Top Smartphone Security threats to be aware of in 2020? Smartphones are part and parcel of our daily lives. They are a more convenient way of getting things done. The main concern here though is the outcome of this convenience. If it’s not secure then it pauses smartphone security threats, yet security is paramount in any device management strategy.
Smartphone use has not only become convenient for users but also for “attackers.” How individuals and companies use them is what brings in new risks. These devices store a lot of sensitive information which indeed has to be controlled to protect the user’s privacy.
Below are the top smartphone security threats to take note of in 2020.
A Data Breachs is top Smartphone Security threats to be aware of in 2020: Phone users often grant permission to apps without first checking on if they are secure, especially the risk ware apps. Examples of today’s most common risk ware apps are; Snaptube, EasySanner, VidMate, Who Unfriended me, GPS Speedometer, and many others. A great number of them can be downloaded from recognized play stores like Google play store. The unsuspecting phone user then proceeds to download what could be a malicious application that will end up gathering their data and sell it off to remote servers run by advertisers. In the worst cases, this data can land in the hands of criminals.
Similarly, data breach happens through hostile enterprise signed mobile applications. They employ the use of codes that aren’t known by operating systems like iOs and Android. With this strategy, they can stealthily transfer data across corporate networks without raising any dust.
There’s even data that finds its way in the wrong hands because of error. For example, transferring company files onto a public cloud storage service or sending an email to the wrong person. This kind of error is termed as “accidental disclosure”
This can be prevented by only granting permission to applications that require access to a specific phone feature to function effectively. For example, an application like Instagram may require access to the camera feature of the phone because it’s almost 90% a photography app. For it to function as intended this permission has to be granted. Makes sense? On the flip side though, why would a torch application require access to the phone storage? Think before granting access to certain applications because it will save you a lot of damages.
Recent updates for Android and Apple iOs have made it even easier. They give reasons as to why certain applications require the access they request for. They are well aware of malicious applications that collect other user’s data for their gains.
Companies can also employ data loss prevention tools (DLP). It’s a kind of software designed to prevent sensitive information from finding its way to the wrong people accidentally.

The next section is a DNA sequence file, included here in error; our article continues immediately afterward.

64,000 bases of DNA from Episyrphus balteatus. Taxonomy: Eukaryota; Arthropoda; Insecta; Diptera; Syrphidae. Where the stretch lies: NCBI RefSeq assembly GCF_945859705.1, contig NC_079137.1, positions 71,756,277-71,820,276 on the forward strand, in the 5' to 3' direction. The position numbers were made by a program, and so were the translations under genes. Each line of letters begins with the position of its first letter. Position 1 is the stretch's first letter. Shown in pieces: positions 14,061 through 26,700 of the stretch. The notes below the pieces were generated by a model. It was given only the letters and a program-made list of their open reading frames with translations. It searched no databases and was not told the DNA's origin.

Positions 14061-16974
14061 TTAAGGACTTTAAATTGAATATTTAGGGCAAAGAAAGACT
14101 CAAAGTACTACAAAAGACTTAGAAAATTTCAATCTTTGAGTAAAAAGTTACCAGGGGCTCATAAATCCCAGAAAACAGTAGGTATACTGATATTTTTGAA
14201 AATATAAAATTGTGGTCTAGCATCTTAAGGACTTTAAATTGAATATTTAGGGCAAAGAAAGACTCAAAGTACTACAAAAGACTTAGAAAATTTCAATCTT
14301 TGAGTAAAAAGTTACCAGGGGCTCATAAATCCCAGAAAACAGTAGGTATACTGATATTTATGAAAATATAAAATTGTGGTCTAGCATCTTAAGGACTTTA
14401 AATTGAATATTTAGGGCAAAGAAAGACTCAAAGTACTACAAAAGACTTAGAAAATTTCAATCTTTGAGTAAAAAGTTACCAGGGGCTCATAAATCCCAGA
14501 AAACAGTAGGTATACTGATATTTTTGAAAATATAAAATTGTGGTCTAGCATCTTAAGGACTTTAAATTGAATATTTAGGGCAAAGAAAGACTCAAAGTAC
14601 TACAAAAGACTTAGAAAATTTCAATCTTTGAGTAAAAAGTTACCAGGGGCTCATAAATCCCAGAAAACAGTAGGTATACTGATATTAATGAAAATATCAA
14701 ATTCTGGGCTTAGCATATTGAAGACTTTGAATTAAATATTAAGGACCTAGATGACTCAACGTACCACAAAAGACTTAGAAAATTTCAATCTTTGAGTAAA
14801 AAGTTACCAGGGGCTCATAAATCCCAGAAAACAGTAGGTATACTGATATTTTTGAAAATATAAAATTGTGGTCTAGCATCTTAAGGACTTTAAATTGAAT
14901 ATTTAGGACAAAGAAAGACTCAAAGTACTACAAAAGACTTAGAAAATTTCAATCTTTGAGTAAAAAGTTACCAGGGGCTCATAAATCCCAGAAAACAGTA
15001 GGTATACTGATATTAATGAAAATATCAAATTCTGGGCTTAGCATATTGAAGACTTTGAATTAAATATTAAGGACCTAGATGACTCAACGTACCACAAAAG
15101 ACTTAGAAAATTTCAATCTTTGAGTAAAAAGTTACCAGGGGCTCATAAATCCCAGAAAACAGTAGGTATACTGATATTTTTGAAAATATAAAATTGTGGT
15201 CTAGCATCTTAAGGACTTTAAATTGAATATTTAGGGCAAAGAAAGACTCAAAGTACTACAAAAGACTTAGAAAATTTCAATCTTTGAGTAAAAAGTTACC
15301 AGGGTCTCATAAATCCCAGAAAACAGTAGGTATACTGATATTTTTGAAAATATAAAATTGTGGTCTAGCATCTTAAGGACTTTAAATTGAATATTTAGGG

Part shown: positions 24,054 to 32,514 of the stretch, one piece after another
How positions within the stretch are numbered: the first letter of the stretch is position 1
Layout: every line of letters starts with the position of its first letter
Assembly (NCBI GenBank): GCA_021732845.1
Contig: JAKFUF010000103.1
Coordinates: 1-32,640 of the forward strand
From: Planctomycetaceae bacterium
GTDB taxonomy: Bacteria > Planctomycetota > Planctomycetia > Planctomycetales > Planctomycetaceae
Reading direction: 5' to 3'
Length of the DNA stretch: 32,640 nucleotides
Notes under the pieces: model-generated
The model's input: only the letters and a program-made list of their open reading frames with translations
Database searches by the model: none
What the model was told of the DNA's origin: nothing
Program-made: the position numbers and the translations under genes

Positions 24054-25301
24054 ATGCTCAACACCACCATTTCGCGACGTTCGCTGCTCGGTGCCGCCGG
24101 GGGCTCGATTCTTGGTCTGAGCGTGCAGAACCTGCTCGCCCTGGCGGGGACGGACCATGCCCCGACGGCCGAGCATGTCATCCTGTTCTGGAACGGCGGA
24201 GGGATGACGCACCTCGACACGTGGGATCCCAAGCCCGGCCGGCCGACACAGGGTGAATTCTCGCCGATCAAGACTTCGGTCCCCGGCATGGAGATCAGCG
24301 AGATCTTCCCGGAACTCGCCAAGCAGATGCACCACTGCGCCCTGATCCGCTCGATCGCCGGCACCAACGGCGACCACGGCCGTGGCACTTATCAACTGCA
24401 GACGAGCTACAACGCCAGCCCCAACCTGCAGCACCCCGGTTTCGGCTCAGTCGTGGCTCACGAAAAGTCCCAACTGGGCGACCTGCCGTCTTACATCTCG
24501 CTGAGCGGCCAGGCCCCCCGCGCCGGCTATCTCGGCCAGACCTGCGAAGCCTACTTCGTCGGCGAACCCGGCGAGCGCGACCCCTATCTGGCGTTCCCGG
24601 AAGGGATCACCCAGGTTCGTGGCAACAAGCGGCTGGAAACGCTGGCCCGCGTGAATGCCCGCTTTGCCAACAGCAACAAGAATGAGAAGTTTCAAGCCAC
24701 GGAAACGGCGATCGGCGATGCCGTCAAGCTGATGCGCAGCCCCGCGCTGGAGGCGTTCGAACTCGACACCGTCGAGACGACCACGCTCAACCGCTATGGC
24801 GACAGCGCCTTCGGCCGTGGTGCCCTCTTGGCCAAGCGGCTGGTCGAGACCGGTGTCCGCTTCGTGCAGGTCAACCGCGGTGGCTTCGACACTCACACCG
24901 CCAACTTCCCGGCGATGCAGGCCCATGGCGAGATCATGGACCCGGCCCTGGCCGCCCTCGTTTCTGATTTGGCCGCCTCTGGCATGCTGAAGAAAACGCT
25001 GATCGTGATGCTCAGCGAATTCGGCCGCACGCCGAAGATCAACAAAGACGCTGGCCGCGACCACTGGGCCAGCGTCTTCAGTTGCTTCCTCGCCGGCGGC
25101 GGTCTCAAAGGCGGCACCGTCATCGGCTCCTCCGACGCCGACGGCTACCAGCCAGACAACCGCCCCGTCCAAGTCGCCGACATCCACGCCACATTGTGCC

Unsecured Wi-Fi is a top Smartphone Security threats to be aware of in 2020: With free Wi-Fi, who wants to eat away their mobile phone data? It’s certainly not a new thing for people to choose connecting to free Wi-Fi networks over their phone data. The only backdrop with this free internet is that it’s normally unsecured Wi-Fi. Multiple studies have shown that phone users that tapped into open Wi-Fi networks have had to deal with their accounts (social media accounts, passwords, credit card details) being tampered with.
This however this shouldn’t discourage or blind users from the benefits that come with accessing free Wi-Fi.
How to use free Wi-Fi: only use free Wi-Fi for minor reasons like browsing through the internet other than accessing personal social media sites, accessing emails, credit card details, and the likes. This is a sure way to benefit from open Wi-Fi networks and still keep personal data safe.
Network spoofing is a top Smartphone Security threats to be aware of in 2020: Network spoofing is when someone uses a device of a fake network to trick another user into thinking it’s legitimate or real. This strategy is commonly used by cybercriminals who give their network names like Free Hotel Wi-Fi, Airport Wi-Fi, Free Hotel Wi-Fi. The unsuspecting user will quickly trust the network and connect their device. Account creation is usually a requirement to gain access to these networks. In the event the device owner creates one, it’s a win-win situation because the cybercriminals can now save the passwords and attempt to hack not into one account but many of the user’s accounts. They take advantage of the fact that most people today use only one password for multiple accounts. This is an easy way for hackers to get away with people’s private information.